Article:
#815

Well, the article does say certain things I’ve been reading around a lot, so I think it’s relevant and not necessarily a rehash of previous concerns (there’s new data, and big industries that had been resilient to mechanization being not that resilient anymore -Specially textile and transportation-). It seems there’s a bunch of (credible) people that do think we are in the middle of a new industrial revolution, with all the job destruction that entails. And yes, industrial revolutions do destroy jobs, despite myths to the contrary, but they also improve the quality of life of people, so they are on the whole incredibly positive.

The problem is not machines substituting us in many jobs. That’s awesome! Go science!

The problem might be what to do with all those newly unemployed, in social terms, since some kind of big restructuring/rethinking of labor and what it means might be necessary. Or you could just cut maximum work hours per day by 50% and be done with it.


#816

Are those cuts in numbers of hours only for those unemployed? But yet since I’m a robot programmer, I have to work 200% of the hours to keep up with all the added work? Where’s my lucky break?

The problem is that it’s often hard to retrain people who’s jobs can be removed by mechanization to do new work - it can happen in certain instances, and I know some of the automotive industry actually has paths for people to move from welder on the floor to programming robots to weld for them, but it takes a lot of work and skill to climb up to that new position.


#817

Oh, I was talking I jest saying that’s the easiest solution.

It was, though, the long term solution adopted in the previous industrial revolutions, after much, much discord, of course. Eventually you either create the structures so that 40% unemployment is sustainable (going by the numbers people are throwing out) or you force people to work less hours so there’s still work for everybody, create a retirement age and a minimum working age and limit the work pool in different ways… (Or you create fake -subsidized- jobs, as it’s happening now in some places, but that’s basically doing the former without actually saying you are doing it).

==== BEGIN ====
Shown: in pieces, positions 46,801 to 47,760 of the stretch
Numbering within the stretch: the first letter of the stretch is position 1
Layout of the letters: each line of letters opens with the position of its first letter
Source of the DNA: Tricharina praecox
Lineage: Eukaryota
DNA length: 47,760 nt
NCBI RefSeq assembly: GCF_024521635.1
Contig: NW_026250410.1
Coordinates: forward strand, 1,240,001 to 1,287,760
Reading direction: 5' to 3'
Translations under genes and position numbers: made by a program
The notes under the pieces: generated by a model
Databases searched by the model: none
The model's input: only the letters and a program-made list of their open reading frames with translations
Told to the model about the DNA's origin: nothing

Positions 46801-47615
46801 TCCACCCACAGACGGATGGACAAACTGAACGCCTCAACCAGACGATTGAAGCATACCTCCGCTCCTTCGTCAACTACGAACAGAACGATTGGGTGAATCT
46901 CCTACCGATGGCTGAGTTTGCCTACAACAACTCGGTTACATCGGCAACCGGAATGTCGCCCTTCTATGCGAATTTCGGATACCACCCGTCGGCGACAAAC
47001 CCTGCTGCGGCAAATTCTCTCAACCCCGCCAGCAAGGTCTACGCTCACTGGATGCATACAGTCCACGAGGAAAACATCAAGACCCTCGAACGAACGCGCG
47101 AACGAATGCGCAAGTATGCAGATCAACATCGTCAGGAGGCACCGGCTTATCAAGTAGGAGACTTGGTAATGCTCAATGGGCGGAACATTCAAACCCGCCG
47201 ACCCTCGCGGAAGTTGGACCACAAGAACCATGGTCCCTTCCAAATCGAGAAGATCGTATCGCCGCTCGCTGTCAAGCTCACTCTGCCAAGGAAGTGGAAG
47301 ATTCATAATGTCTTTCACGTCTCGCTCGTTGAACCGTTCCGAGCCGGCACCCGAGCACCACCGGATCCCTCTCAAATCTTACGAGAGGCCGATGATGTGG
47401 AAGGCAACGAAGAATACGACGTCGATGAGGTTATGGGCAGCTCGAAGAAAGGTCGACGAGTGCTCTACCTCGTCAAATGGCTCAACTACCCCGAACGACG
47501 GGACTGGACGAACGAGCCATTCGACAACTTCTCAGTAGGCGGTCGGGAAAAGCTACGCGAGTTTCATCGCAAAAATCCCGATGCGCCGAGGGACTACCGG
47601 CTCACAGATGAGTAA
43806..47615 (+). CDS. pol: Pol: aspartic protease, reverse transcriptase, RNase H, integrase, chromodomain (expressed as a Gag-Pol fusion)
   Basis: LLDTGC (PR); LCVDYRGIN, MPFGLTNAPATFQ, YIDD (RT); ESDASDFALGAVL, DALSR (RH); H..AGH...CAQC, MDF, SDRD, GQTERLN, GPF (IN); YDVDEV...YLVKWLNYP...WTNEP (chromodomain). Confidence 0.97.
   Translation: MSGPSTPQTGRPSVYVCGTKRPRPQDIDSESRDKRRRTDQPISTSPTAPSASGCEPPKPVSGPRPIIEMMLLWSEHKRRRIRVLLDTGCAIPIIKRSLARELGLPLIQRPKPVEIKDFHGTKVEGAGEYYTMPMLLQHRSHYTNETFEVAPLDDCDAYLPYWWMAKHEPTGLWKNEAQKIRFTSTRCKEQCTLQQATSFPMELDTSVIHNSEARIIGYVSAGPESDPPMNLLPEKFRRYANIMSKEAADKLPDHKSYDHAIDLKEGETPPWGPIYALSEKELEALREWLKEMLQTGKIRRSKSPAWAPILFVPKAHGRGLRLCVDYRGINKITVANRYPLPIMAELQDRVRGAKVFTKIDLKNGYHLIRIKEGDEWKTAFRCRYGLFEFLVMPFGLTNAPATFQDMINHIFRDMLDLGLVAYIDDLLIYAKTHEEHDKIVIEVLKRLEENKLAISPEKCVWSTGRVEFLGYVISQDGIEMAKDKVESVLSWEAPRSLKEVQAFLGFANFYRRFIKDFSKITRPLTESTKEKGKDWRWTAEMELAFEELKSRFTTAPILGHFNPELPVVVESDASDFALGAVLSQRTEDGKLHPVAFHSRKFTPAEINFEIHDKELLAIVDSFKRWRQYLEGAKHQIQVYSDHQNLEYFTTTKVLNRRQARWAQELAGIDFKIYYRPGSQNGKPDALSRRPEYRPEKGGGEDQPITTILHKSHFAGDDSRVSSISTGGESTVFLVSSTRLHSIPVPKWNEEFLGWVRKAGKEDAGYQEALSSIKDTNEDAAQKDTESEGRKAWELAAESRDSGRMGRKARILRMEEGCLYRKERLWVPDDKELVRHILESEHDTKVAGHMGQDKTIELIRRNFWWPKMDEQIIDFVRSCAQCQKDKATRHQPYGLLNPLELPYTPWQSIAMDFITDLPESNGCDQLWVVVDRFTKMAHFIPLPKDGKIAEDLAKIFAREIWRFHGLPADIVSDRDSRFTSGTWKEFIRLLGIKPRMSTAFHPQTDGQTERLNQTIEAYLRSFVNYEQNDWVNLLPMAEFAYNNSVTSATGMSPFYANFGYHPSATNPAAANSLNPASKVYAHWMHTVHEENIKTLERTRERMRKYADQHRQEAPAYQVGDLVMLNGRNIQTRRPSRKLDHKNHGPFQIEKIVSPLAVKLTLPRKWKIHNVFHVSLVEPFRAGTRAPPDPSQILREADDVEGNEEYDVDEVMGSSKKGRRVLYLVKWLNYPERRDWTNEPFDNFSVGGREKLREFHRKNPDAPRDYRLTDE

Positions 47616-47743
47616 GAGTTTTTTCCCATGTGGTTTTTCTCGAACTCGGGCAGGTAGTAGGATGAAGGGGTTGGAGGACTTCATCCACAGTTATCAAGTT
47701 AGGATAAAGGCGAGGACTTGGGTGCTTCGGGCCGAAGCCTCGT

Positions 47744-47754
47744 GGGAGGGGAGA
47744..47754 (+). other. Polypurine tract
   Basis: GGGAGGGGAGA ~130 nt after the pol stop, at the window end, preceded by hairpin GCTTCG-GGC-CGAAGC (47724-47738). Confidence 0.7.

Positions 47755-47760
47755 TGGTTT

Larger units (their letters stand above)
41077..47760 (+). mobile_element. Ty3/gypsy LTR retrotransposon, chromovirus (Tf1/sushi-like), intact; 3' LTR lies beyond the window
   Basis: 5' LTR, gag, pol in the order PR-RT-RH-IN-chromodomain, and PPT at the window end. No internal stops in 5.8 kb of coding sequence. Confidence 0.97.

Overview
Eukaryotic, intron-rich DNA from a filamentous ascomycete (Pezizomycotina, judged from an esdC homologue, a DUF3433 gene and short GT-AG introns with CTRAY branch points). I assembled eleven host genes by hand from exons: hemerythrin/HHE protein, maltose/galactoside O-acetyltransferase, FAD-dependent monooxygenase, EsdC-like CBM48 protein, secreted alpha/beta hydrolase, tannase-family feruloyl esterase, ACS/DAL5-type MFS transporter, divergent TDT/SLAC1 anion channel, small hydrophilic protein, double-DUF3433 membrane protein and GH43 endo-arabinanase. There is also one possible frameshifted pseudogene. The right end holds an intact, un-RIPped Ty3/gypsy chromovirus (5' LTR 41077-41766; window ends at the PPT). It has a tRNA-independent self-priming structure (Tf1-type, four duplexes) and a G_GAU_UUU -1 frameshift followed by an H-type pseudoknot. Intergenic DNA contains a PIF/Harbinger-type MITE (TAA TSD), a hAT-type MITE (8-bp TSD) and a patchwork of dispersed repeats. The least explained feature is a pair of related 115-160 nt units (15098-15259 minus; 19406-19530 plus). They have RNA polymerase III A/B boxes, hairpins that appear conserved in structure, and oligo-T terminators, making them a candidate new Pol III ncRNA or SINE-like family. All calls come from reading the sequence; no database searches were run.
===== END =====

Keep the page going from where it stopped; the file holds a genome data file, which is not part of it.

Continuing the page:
#818

‘Strong forces make antimatter stick’:

Physicists have shed new light on one of the greatest mysteries in science: Why the Universe consists primarily of matter and not antimatter. Antimatter is a shadowy mirror image of the ordinary matter we are familiar with.

For the first time, scientists have measured the forces that make certain antimatter particles stick together. The findings, published in Nature, may yield clues to what led to the scarcity of antimatter in the cosmos today.

The forces between antimatter particles - in this case antiprotons - had not been measured before. If antiprotons were found to behave in a different way to their “mirror images” (the ordinary proton particles that are found in atoms) it might provide a potential explanation for what is known as “matter/antimatter asymmetry”.

At the beginning of the Universe, the Big Bang produced matter and antimatter in equal amounts. But that’s not the world we see today: instead antimatter is extremely rare.

Some phenomenon must have led to the overwhelming dominance of matter; scientists have their theories, but the evidence remains elusive.

“Although this puzzle has been known for decades and little clues have emerged, it remains one of the big challenges of science,” said co-author Aihong Tang, from the Brookhaven National Laboratory in New York, US.

“Anything we learn about the nature of antimatter can potentially contribute to solving this puzzle.”


#819

Science is awesome…until the antimatter generators go out of control!


#820

‘Quantum computers a step closer to reality after silicon coding breakthrough’:

http://www.theguardian.com/technology/2015/nov/18/quantum-computing-closer-after-silicon-coding-breakthrough

Australian researchers have demonstrated that a quantum version of computer code can be written on a silicon microchip with the highest level of accuracy ever recorded.

A quantum computer uses atoms rather than transistors as its processing unit, allowing it to conduct multiple complex calculations at once and at high speed. In the race to build the first functional quantum computer scientists around the world have been trying to write quantum code in a range of materials such as caesium, aluminium, niobium titanium nitride and diamond.

But researchers at the University of NSW have long been basing their research around silicon, because silicon is the building block of all modern electronic devices, which would make quantum code in a silicon microchip easier, more cost-effective and highly scalable.

For the first time they managed to entangle a pair of quantum bits – units of quantum information also known as qubits – in silicon. Qubits allow computers to access code vastly richer than the digital codes used in normal computers which gives quantum computers their superior power.

By “entangling” the two qubits, in this case an electron and the nucleus of a single phosphorus atom, the researchers showed that the particles remained connected even when separated so that actions performed on one still affected the other.